More than 70 journalists’ roles are set to be axed in a group-wide restructure by Trinity Mirror which will see the introduction of regional print production teams.
The company has announced proposals that will see the loss of 78 existing roles across its regional titles and the creation of 44 new roles – a net reduction of 34.
The restructure, which will affect management positions as well as front-line journalist roles, follows what the company is calling a review of growth opportunities and of its editorial print production practices.
The 44 new roles being created will include 17 specifically focusing on video creation and production.
No titles will close as a result of the restructure, but the company has confirmed that all its regional operations will be affected.
It is unclear as yet how the job losses will be apportioned across the group, although it is understood that five of the redundancies will be at its Gloucetershire titles.
The creation of regional production hubs mirrors changes already introduced at other regional publishers, most notably Newsquest.
Northcliffe Media, which published many of the regional titles now owned by Trinity Mirror, also experimented with subbing hubs between 2009 and 2011 before scrapping the initiative and returning production operations to local centres.
In a statement, the company said the review of growth opportunities had identified “opportunities for greater investment, particularly around digital and content creation, as we look to increase engagement and connect with digital audiences on a larger scale. “
It added: “The review of editorial print production has identified examples of best practice that can become standardised across the regions. As a result, the company is proposing to introduce regional print production teams, sharing resource and best practice to improve efficiency.”
Trinity Mirror’s editorial director for the regions Neil Benson, pictured, said: “It is essential that we keep reviewing the way we are set up in order to stay relevant to readers, to capitalise on audience growth opportunities and to keep our costs in line with revenues.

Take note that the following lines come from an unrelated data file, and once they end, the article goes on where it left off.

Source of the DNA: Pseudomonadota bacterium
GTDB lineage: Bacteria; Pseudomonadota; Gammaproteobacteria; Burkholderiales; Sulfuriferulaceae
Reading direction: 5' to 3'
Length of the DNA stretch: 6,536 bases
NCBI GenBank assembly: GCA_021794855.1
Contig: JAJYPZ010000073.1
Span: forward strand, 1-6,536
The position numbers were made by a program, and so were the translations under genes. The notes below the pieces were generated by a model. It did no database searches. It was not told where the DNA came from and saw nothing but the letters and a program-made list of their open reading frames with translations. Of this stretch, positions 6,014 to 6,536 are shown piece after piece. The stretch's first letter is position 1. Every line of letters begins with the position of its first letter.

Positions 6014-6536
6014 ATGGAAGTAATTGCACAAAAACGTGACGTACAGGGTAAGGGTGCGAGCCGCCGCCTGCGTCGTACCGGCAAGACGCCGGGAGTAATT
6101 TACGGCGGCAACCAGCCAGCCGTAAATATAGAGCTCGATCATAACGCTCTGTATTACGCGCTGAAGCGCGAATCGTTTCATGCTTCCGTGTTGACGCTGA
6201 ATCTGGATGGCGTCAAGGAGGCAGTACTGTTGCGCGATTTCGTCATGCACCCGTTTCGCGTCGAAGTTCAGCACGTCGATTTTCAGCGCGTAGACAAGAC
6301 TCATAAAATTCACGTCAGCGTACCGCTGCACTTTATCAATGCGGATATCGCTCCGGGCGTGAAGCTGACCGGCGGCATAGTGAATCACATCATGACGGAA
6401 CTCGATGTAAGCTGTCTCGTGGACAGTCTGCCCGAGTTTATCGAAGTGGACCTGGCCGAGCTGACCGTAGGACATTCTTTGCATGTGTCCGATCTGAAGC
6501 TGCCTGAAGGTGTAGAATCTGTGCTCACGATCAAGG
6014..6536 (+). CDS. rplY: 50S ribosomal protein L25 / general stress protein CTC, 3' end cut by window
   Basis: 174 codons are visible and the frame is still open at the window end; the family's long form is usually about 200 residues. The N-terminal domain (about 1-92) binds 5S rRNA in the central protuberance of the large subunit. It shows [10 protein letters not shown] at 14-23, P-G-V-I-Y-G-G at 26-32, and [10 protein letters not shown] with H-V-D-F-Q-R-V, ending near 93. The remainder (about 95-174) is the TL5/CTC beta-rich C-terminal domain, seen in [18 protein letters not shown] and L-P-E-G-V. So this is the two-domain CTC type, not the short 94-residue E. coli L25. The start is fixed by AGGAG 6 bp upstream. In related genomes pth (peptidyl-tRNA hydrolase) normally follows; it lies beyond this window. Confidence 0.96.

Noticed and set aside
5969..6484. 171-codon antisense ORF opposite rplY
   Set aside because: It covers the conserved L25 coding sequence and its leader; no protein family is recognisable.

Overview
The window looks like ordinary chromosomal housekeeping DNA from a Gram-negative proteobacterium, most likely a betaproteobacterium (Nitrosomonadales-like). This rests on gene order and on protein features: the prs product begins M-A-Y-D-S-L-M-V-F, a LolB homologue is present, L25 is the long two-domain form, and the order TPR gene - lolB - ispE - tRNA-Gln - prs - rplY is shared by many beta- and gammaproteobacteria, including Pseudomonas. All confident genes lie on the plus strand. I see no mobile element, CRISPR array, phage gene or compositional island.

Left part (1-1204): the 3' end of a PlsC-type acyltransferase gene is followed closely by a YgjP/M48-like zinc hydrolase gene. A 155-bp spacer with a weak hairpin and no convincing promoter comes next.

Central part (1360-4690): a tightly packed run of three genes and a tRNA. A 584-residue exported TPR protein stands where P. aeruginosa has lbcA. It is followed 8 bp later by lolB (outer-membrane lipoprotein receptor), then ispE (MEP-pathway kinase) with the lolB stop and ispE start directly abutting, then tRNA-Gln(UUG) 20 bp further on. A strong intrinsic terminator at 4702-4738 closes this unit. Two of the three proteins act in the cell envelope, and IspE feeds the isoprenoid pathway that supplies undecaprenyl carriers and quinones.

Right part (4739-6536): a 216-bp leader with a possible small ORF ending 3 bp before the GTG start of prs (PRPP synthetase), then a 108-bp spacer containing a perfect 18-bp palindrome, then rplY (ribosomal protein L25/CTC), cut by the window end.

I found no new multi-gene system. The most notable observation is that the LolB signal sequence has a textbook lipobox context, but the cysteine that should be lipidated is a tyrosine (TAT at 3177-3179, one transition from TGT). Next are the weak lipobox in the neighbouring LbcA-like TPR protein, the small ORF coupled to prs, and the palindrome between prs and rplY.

“As a result, this means we are proposing that a number of roles will be lost. However, this will be partially offset by a number of new roles being introduced, particularly around video creation and production, which we see as a significant opportunity.
“The restructure is a key part of our strategy to secure a long term, successful and sustainable future for regional press.”
Speculation about possible large scale job losses at the publisher mounted this morning after a series of posts on Twitter by BBC media editor Amol Rajan, who said the company was set to make a “big announcement” this afternoon.
Amol, who was editor of The Independent when its print edition closed last February, posted on Twitter: “Structural challenges faced by newspaper industry are accelerating. Having shut a paper, I don’t report job losses with relish. [Very] tough time for print hacks continues.”
The National Union of Journalists has responded with deep concern and has called for an improvement in redundancy terms for volunteers who wish to leave the company and assurances that workloads will be sustainable for those who will remain.
General secretary Michelle Stanistreet said: “News of yet more cuts is a massive blow to journalists working throughout the group who need to be convinced that this new strategy for chasing digital growth is one that will actually yield results and – critically – one that will preserve quality journalism across the group.
“We have posed a number of questions to the company about the restructure and, along with our network of reps, will continue to discuss how we can minimise the number of redundancies and protect our members. A flexible redeployment process will be key to this, to ensure that the skills and experience of journalists whose roles are put at risk are not needlessly lost to the company.
“Another priority for us will be in securing fair treatment for journalists working across the Local World sites – we want fair, commensurate redundancy terms for all. When the public-facing corporate mantra is One Trinity Mirror, the same principles should apply to treatment of staff wherever they happen to work in the group – particularly under a plan that will involve more pooling of resources and merging of operations across the two businesses.”